Will writing and estate administration – regulation on its way

 In Comment, Gill's Blog

Disclaimer: LawSkills provides training for the legal industry and does not provide legal advice to members of the public. For help or guidance please seek the services of a qualified practitioner.

The Legal Services Board (LSB) surprised us all on St. George’s Day with their announcement of their consultation on the terms upon which it will regulate Will writing and estate administration. You have until 16 July 2012 to respond to the consultation questions.


As St. George is famous for slaying the dragon so the LSB wishes to remove companies providing a poor consumer experience from this market. Their approach is likely to focus on the entity providing the services rather than relying predominantly on the qualifications of the individuals undertaking the work and/or supervising others undertaking the work. Apparently, there is a 60% chance of an independent will-writing company closing down within four years of opening.

The LSB has reviewed all the evidence about the problems suffered by some consumers. It also commissioned the Legal Services Consumer Panel research so that it could identify the risks to consumers and why they emerge.

It is a sad indictment that solicitors were among those provider who were criticised as sloppy, producing documents containing simple errors such as mistakes in names and amounts and not communicating well with people. The Law Society submission contained many case histories provided by solicitors of the inadequate service given by other unregulated providers. The LSB found evidence of fraud, deception and unfair sales practices.

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As far as probate applications were concerned errors in the completion of probate applications by professional service providers are common with an estimated one-third of applications being returned by the Probate Service! There was no strong evidence of wide technical errors causing detriment in estate administration but great evidence of consumers regularly experiencing poor service – lack of progress and failing to keep interested parties informed.

Where legal activities relating to powers of attorney and trusts are ancillary to the writing of the Will or the administration of an estate the LSB propose to capture these services within the scope of the reservation of activities.

However, the LSB wishes to maintain a diverse market and has made it clear that whilst its proposals will result in all providers who offer their services in expectation of a fee, gain or reward having to be regulated it does not envisage that only solicitors will be permitted to draft Wills, obtain probate and administer estates.

What does this mean for solicitors?

  • Competition for Will writing and estate administration will continue but hopefully it will be fairer in that all providers will have to meet the same standards, albeit that these may not be the same as the Solicitors’ Code of Conduct 2011 and its associated rules and guidance. In other words, it will probably not result in a level playing field for solicitors but probably it will be more level than at present. The Law Society has already said that we should aspire to a level playing field and the features which the LSB has listed as part of its regulatory menu in its consultation document do look very similar to the approach of the SRA to Outcomes Focused Regulation.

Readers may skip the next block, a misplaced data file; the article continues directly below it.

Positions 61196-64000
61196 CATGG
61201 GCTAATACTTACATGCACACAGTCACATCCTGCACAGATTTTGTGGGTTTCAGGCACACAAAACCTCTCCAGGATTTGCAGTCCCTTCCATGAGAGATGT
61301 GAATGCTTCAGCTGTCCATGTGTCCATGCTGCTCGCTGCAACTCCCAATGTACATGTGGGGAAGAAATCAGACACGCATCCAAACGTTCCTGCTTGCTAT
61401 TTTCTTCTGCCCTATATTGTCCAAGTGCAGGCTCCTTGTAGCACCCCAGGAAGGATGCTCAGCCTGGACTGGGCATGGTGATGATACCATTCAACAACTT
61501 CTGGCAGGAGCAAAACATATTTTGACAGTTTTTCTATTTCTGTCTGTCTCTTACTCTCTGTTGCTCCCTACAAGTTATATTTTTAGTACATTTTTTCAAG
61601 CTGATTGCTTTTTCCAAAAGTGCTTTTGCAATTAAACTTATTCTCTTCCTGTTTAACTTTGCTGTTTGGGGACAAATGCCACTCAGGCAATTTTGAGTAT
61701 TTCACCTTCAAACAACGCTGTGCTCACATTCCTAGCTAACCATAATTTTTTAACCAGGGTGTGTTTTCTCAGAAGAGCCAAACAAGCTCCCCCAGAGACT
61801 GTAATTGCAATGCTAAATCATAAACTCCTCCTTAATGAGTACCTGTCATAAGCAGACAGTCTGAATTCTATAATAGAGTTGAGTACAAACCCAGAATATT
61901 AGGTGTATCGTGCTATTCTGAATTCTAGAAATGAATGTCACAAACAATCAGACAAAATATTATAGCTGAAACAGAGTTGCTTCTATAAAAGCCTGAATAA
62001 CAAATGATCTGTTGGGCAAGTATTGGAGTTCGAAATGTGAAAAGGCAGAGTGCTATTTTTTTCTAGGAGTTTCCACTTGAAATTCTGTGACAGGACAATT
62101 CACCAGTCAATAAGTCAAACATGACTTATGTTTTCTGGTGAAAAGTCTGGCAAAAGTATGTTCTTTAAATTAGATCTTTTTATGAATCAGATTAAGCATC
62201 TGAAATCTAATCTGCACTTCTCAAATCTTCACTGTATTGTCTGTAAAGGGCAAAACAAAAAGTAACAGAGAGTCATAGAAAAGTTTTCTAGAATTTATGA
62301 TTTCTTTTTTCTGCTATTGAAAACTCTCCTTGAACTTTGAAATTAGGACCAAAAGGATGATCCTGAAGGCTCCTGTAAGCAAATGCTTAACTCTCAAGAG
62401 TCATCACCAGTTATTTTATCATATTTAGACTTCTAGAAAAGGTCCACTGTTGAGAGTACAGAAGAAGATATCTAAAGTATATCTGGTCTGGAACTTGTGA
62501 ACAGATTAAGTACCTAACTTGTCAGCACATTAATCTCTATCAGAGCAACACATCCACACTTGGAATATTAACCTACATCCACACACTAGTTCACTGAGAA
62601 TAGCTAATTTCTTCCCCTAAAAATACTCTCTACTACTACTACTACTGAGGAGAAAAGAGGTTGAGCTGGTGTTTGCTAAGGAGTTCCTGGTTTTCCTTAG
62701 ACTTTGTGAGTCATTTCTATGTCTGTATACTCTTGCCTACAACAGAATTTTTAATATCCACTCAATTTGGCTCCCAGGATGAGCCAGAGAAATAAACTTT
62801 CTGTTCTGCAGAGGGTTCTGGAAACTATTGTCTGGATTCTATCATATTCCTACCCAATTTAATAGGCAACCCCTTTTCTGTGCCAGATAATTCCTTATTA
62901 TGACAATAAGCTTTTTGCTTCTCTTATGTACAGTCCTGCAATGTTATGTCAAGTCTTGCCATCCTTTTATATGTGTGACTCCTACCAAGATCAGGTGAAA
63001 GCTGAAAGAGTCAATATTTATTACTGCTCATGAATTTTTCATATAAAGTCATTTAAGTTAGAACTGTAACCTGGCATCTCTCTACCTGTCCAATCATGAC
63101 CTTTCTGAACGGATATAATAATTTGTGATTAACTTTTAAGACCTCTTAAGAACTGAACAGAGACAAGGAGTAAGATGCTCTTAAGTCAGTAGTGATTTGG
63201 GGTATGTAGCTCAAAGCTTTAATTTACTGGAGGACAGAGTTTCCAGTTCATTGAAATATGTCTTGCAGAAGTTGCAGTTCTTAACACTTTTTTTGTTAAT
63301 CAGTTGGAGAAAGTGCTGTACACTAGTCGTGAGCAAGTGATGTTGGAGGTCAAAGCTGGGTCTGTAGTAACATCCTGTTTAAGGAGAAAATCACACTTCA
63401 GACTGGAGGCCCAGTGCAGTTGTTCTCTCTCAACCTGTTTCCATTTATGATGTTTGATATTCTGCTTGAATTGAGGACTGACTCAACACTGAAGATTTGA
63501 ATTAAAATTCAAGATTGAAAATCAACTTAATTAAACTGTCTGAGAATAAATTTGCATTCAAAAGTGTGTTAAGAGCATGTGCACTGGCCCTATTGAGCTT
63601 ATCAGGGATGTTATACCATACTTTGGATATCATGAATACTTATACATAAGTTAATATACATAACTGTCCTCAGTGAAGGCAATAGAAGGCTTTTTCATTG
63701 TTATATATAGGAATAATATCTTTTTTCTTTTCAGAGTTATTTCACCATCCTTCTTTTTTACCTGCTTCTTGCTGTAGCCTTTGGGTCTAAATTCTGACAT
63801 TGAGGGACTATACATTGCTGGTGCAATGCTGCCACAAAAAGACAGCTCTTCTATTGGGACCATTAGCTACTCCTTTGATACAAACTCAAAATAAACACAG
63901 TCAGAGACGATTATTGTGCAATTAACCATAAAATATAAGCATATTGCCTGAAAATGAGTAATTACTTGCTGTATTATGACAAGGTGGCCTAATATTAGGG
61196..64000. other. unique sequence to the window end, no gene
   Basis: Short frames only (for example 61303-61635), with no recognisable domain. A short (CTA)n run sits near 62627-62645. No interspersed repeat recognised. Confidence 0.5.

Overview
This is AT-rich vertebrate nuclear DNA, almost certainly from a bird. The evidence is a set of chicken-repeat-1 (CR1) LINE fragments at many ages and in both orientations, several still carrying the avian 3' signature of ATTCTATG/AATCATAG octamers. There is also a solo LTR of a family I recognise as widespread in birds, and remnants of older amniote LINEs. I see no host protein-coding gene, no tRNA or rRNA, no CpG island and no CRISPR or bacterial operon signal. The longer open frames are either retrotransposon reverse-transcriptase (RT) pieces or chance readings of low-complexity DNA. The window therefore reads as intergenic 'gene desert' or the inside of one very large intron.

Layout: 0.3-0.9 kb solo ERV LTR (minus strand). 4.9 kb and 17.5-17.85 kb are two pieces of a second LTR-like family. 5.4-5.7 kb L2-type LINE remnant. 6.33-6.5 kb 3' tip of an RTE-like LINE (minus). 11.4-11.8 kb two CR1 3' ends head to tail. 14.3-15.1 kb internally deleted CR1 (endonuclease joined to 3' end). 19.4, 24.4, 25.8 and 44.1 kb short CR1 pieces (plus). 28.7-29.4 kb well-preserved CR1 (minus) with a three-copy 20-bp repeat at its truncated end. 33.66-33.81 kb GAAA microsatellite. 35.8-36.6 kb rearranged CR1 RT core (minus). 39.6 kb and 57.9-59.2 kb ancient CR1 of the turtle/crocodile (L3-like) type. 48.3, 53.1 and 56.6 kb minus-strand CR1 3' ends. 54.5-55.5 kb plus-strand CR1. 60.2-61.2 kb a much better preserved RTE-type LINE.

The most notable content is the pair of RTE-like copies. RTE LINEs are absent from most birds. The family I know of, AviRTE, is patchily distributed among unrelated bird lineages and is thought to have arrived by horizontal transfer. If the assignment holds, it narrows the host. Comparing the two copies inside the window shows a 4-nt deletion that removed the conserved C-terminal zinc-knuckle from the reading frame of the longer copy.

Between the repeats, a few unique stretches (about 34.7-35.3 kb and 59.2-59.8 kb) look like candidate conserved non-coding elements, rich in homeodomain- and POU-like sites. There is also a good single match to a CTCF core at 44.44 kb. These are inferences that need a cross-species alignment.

• Reputable providers will be viewed by consumers as equally competent so solicitors will have to work hard at their communication skills to demonstrate why a prospective client should use their service instead of the Co-Op or a STEP member who is not a solicitor.
  • Firms of solicitors will have to critically examine over the next 18 months or so the suitability and effectiveness of their Will writing, probate and estate administration services to be sure that they have:
    • Managed risk in accordance with their compliance plan
    • Improved the skills and competence of those operating their service in line with any guidance and regulatory framework arising out of the reservation of Will writing and estate administration activities
  • Appropriate training

In the light of the criticism of Wills drafted by solicitors as well as non-regulated providers it is highly likely that relevant and appropriate training will be required in order to satisfy the LSB’s criteria.

Now is the time to identify any skill gaps in your team, tighten up your processes and procedures and focus on consumers’ needs as never before.

Contact me – I am here to help you manage this transition.

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